Teaching Your Pig To Paint!
Training Series – Blog 12
Teach Your Pig To Paint
Brought to you by Snout Art™
The mini pig artists at Snout Art™ are here to teach us how to paint with our own pigs! Olivia and Petunia mini pigs started Snout Art to help raise funds for mini pigs in need. In January 2016, DaVinci joined the Snout Art family! Olivia, Petunia, and DaVinci are AMPA Registered Mini Pigs. They continue to do volunteer work and donate to causes and fundraisers throughout the community, including the AMPA’s 501c3 nonprofit organization dedicated to rescued mini pigs, American Mini Pig Rescue. Snout Art is a trademarked brand name, but you can choose another term to reference your own painting pigs!
If you’re lucky enough to be visiting in Hawaii, stop by Amy-Lauren’s Gallery on Kauai to check out the Snout Art on display in this fine art gallery. The gallery is owned by fellow pig parents Amy-Lauren and Corey Lum Won. The love of their life is Princess Mango, a rescued Polynesean Wild Pig. Corey and Amy-Lauren have dedicated themselves to rescuing local pigs. If you’re looking to adopt a pig from Hawaii, please contact Princess Mango on her Facebook page.
If you’re looking to purchase a custom Snout Art by these famous artists, you can SHOP THE AMPA STORE!
Gather Your Materials
To create your own piggy paintings, you need to start with pig safe paint. This paint needs to be waterbased and non toxic. Check the labels!! Most pig parents start out with kids finger paint or another paint that is meant for little kids who, like our pigs, might accidently eat a little bit of the paint. You can paint on anything, a cloth, a piece of paper, an art canvas, or any other material. Get creative!
Teaching a pig to paint is done through “target training”. This is a perfect opportunity to practice the clicker training method so you can “mark” the position you want your pig to repeat. Read the clicker training blog here. You’ll also want to make sure you are setting up your training session for success by following the tips in this blog.
Ready, Set, PAINT!
Once you’re ready to paint, you might want to do “dry runs” to practice the painting motions without the wet, cold sensation that the paint brings. First, get your paper (or other material) ready. Ask the pig to “paint”. Keep the paper close to their face so they’re bound to accidently bump it. As soon as their snout touches the paper click your training clicker, tell them “good girl!” and offer a reward. Repeat this again and again, the same way you would teach a pig to give a kiss. Quickly your pig will realize they need to touch the paper with their snout to earn a treat. That’s all they have to do! The rest is up to their artistic inspiration. Some will gently bump the canvas and others will impatiently swipe and rub their nose around. They use the same motions as when you are in the kitchen preparing that delicious salad, they want some and they bump or rub their snout on your leg to say “Hey Mom! I’m right here, just drop a little piece for me, I won’t tell!”. This same nudging response will create beautiful works of art.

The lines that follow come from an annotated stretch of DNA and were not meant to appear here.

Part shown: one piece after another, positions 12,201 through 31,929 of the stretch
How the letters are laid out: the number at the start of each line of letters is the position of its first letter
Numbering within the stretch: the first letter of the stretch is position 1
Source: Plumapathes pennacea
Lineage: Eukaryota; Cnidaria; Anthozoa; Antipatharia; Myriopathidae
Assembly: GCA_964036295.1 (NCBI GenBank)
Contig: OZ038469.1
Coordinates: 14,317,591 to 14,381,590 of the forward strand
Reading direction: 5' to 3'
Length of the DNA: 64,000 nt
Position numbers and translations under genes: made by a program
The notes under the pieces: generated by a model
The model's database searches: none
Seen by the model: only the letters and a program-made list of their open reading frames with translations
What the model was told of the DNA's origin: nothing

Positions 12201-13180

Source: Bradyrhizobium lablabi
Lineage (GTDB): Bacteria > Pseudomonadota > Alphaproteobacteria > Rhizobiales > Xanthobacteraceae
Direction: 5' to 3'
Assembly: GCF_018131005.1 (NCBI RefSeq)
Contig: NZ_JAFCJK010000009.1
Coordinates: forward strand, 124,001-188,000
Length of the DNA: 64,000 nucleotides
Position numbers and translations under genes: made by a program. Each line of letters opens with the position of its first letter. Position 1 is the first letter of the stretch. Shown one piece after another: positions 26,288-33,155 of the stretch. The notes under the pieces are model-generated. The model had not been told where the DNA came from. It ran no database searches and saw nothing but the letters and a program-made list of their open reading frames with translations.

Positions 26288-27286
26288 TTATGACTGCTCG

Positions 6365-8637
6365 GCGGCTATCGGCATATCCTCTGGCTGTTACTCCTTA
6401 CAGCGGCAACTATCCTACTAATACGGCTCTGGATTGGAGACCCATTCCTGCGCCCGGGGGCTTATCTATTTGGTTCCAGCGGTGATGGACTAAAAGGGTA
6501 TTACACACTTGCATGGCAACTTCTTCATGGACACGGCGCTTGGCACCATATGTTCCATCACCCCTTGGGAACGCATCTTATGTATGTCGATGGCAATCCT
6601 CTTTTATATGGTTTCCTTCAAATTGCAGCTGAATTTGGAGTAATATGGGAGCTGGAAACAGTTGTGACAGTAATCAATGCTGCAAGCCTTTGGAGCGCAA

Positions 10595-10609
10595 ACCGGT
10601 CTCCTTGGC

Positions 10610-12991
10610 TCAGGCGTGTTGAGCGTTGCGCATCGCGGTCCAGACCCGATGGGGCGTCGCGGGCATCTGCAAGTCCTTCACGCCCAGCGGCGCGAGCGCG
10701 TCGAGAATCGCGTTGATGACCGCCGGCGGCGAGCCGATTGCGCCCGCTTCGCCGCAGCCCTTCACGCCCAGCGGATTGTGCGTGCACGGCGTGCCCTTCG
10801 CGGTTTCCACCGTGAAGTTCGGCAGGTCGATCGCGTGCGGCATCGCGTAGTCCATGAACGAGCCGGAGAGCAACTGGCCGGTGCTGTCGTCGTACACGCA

The last step is the paint. You can either dab a little paint on their snout and then ask them to paint it onto the paper, or you can dab paint on the paper and ask them to smear it around.
The mini pigs at Snout Art™ also like to add their very own special touch, as they refer to a Snout Signature™!
Snout Art videos from their Facebook page:
What have you taught your pig? Tell us about it! We’d love to feature you and your mini pig on the American Mini Pig Association Facebook page. Send your photos and videos to our Facebook page or email us at [email protected]
The AMPA’s official Mini Pig Training Handbook: Tricks, Life Skills, and Communication With Your Mini Pig is the first training book of it’s kind! An impressive 130 pages full of training instruction, behavior, communication, problem solving, aggression, tricks, manners, and FULL COLOR or B & W photos to help you visualize the wonderful companion that is within your reach.
One of the keys to a long and successful relationship with your mini pig is training and enrichment. Pigs are incredibly intelligent animals. Highly trainable and they thrive when their minds are stimulated and challenged. A well trained pig is a happy pig. Every time you train with your mini pig, you are improving your communication and strengthening your bond. Training teaches your mini pig the skills she needs to be a well behaved member of the family. Training also gives her the tools she needs to communicate with you.
Basic Life Skills ♦ Harness and Leash ♦ Potty Training ♦ Fun Tricks Obstacle Course ♦ Teaching Respect ♦ Enrichment Activities
Tricks, Life Skills, and Communication
With Your Mini Pig